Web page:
Mar 12, 2017
Last week at the Commodity Classic, I joined Mike Adams on AgriTalk along with Chip Flory from ProFarmer and Bob Dineen from The Renewable Fuels Association - the ethanol industry group.
The topic was the ongoing drama over an Executive Order concerning the point of obligation for RIN certificates - Renewable Identification Numbers. At this point it would be helpful to give a brief, clear description of the basics of this debate.
Only I can't, and as near as I can tell nobody else can. The best information I've found is the work of Scott Irwin at the University of Illinois, and I can't make it through one of his papers without my eyes glazing over.
The bottom line for me is the biofuels market in an insanely complex and artificial creation of government regulation that even the participants cannot fully comprehend. When I asked Bob whether the RFA had tried to model or predict what the executive order might do to the ethanol marketplace, what I heard was the consequences were essentially unknowable.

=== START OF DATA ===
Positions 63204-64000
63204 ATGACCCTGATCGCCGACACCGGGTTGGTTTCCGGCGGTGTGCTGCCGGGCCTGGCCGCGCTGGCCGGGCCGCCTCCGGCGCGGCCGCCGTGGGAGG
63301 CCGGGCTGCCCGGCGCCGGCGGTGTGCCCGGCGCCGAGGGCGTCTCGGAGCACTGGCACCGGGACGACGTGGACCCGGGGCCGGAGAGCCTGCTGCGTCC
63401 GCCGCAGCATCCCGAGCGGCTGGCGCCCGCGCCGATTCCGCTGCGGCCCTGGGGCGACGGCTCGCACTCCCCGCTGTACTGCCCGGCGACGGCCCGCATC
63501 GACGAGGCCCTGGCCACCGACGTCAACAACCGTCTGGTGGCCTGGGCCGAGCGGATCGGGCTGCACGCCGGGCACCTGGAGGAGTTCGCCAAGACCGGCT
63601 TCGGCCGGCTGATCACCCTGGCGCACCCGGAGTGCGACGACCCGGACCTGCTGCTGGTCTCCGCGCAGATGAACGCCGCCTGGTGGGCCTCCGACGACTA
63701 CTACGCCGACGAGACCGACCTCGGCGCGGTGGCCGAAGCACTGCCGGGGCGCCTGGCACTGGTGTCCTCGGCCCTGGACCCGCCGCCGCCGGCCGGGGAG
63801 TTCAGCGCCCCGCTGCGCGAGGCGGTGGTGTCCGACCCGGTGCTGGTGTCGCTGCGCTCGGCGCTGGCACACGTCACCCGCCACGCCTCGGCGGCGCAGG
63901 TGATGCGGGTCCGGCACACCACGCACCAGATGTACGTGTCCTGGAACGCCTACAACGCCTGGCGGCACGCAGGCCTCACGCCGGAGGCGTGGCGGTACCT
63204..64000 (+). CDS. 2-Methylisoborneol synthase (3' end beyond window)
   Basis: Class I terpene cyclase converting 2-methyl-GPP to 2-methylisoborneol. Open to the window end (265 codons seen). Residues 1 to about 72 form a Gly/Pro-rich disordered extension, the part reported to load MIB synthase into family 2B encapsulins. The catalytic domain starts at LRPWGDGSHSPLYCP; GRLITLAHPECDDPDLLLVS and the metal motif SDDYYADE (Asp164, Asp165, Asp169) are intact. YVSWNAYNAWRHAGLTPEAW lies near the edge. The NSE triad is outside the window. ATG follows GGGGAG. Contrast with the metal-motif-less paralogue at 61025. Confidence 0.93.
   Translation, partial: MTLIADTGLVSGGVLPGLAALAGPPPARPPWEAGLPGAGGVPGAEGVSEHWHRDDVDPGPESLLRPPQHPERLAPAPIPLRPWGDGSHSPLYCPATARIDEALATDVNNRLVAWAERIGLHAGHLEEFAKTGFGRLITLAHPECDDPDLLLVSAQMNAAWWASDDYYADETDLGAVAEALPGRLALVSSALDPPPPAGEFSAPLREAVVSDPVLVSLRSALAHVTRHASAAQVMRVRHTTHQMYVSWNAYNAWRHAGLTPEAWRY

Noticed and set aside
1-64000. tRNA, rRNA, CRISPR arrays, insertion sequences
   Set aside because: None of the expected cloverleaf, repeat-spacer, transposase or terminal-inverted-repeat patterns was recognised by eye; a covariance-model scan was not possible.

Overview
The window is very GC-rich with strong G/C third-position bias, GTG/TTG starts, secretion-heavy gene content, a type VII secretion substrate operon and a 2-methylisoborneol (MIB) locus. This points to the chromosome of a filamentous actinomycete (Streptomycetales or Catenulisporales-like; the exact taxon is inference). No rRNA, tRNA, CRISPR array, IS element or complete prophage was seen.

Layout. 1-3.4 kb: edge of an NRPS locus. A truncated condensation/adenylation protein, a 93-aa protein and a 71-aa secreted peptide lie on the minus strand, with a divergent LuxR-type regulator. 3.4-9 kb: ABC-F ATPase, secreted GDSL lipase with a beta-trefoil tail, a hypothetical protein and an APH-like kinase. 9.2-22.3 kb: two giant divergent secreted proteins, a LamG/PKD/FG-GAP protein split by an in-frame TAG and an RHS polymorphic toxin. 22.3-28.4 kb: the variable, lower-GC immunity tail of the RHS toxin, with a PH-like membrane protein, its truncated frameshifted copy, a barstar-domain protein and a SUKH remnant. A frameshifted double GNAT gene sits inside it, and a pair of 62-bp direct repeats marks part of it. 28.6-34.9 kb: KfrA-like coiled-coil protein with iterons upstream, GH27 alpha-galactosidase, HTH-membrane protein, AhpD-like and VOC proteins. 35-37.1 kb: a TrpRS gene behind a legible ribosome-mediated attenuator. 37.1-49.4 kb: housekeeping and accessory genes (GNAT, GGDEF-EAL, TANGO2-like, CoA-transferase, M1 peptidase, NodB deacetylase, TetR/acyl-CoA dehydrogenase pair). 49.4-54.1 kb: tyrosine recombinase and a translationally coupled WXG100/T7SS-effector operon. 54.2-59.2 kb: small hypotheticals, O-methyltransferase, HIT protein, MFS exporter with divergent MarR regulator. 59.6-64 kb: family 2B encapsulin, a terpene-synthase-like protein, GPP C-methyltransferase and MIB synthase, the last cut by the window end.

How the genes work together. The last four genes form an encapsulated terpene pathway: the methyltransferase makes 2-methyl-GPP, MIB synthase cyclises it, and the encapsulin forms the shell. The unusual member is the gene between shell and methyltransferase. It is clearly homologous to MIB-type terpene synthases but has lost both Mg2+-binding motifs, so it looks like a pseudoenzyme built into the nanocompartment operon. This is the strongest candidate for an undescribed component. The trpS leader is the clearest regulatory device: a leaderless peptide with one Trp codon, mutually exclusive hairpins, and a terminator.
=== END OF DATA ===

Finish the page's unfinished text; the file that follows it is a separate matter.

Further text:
Irwin suggests that over the long run it should not make any difference, calling to mind that old quote from famed economist John Maynard Keynes, "In the long run we are all dead."
So my takeaway for the still ongoing turmoil in the ethanol industry and markets is we farmers have based a serious chunk of our business model on commercial activity that is shrouded in regulatory illogic, subject to the whims of an unpredictable administration, and not fully understood by anyone involved.
We've been here before with the infamous CDO's - Collateralized Debt Obligations - the arcane mortgage instruments that brought down Wall Street in 2008. By the time you see this, more fireworks may have taken place in the biofuel political arena. Corn farmers may keep murmuring, "The RFS is safe,” but I think it will take more than that to convince ourselves in the weeks ahead.